I don't know about you, but to me it feels like we just celebrated New Year’s.
The truth is in my house it's almost always New Year’s. There's January 1, of course, the so-called "secular" New Year’s (following the ancient Roman tradition, the month of January having been named by Numa Pompilius after the Roman god Janus.
In the West, January 1 has not always been celebrated as "New Year’s Day." Indeed up until 1751 England and Wales had celebrated New Year’s Day on March 25).
In our house we also celebrate the Asian Lunar New Year, a two-week holiday which begins this year on January 23. Then there's Tu b'Shevat, the so-called Jewish New Year of the Trees—another favorite, sort of like Arbor Day, but with mystical overtones. Let’s not forget the “fiscal year,” which (depending on your organization) may or may not line up with the calendar year. Right after Labor Day we have "Back to School" which feels to many of us more naturally like New Year’s than any other (at least to those of us whose children are still in school).
And then for Jews (as well as for those married to—or otherwise calendarically connected to—Jews) there's Rosh Hashanna, the Jewish New Year (although in the Jewish tradition there is a spring New Year's as well, in the month of Nisan, the "first" Hebrew month which falls—confusingly, if you're paying attention—not in the fall, but in the early spring).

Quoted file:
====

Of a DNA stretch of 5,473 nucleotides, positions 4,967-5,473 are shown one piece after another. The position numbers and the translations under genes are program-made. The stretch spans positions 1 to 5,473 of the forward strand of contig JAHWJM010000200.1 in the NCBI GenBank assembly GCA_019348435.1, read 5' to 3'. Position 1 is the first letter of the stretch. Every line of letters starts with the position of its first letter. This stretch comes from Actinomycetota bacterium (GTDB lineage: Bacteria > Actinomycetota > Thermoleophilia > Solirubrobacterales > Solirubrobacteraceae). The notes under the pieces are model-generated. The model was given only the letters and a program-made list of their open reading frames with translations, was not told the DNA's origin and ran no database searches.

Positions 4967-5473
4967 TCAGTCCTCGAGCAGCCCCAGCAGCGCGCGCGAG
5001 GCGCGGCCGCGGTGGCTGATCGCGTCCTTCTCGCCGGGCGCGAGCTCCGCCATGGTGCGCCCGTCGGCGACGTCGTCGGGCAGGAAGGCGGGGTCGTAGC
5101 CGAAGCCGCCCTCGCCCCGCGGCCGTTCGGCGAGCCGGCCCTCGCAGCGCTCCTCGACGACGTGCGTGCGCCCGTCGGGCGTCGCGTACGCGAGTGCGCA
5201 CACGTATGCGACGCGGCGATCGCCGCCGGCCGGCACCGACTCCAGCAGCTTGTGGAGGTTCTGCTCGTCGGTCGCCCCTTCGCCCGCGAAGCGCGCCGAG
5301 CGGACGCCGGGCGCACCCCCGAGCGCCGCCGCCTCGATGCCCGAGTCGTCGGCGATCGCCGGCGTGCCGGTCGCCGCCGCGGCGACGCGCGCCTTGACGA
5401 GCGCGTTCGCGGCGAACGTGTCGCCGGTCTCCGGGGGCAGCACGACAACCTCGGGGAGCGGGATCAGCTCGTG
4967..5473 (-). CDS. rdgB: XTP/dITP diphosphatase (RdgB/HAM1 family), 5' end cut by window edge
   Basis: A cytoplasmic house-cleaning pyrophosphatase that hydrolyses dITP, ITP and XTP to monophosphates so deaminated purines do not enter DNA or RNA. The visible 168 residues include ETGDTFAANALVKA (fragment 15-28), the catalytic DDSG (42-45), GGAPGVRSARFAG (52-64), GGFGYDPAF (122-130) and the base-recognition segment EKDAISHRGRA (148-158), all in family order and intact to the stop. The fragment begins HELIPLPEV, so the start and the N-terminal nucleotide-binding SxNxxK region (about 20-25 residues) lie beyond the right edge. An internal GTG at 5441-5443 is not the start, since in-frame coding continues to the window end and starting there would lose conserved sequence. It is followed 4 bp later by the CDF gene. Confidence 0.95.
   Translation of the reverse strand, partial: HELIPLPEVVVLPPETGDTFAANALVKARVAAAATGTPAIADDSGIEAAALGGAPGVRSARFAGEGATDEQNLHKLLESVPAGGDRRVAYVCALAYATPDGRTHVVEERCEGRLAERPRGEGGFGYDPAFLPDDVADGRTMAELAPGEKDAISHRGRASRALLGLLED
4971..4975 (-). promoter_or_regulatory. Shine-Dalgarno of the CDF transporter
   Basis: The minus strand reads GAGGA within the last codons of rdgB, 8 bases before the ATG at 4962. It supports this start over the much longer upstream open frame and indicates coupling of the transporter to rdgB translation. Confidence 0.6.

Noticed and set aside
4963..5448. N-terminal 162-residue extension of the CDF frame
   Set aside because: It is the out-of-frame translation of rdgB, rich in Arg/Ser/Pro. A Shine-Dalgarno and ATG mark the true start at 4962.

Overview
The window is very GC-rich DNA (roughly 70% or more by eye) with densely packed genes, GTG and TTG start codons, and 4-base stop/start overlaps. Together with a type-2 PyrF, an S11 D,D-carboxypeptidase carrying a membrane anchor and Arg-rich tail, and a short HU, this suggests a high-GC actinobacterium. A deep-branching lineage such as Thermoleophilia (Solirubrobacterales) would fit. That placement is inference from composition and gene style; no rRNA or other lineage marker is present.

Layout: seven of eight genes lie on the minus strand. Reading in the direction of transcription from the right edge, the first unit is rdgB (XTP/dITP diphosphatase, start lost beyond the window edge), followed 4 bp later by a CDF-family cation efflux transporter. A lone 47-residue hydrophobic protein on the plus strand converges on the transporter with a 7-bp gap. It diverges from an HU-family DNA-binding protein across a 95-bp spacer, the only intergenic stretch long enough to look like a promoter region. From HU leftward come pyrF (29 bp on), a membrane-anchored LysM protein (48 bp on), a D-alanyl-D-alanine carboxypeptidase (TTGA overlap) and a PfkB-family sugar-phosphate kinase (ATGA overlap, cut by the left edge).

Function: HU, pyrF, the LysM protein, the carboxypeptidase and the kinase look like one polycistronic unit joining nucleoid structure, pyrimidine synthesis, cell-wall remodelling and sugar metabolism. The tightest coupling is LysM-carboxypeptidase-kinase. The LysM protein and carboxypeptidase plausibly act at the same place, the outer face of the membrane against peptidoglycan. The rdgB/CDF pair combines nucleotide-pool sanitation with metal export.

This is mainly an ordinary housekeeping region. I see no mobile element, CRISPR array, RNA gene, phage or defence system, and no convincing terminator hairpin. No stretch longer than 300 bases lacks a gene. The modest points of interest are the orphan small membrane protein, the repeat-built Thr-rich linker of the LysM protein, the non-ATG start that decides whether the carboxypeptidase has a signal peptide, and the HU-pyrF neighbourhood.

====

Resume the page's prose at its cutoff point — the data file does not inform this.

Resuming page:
Meaning? When we're talking about the circle of the year, there is no beginning. Put another way, every day is a new beginning.
No matter how long we have been practicing meditation, we slip from mindfulness so easily. It can be just minutes—sometimes merely seconds—after I get up from my morning practice that I find myself caught up in the rush of the day.
But if it’s true that when you notice that you’re being “mindful” you no longer are, it’s also true that when you notice that you have slipped from mindfulness, mindfulness has already begun again. There is no one day or one time when everything begins again. It begins again whenever we begin again.
Your reflections are welcome. Please LEAVE A COMMENT below.
And Happy New Year!
Rabbi Mark Sameth is the spiritual leader of Joyful Judaism: Pleasantville Community Synagogue an inclusive, progressive synagogue – with members from twenty towns, villages and cities all across Westchester. Read The New York Times article. Weekly meditation at the synagogue every Saturday morning at 9 am is open to the public. Everyone – without exception - is welcome and warmly invited.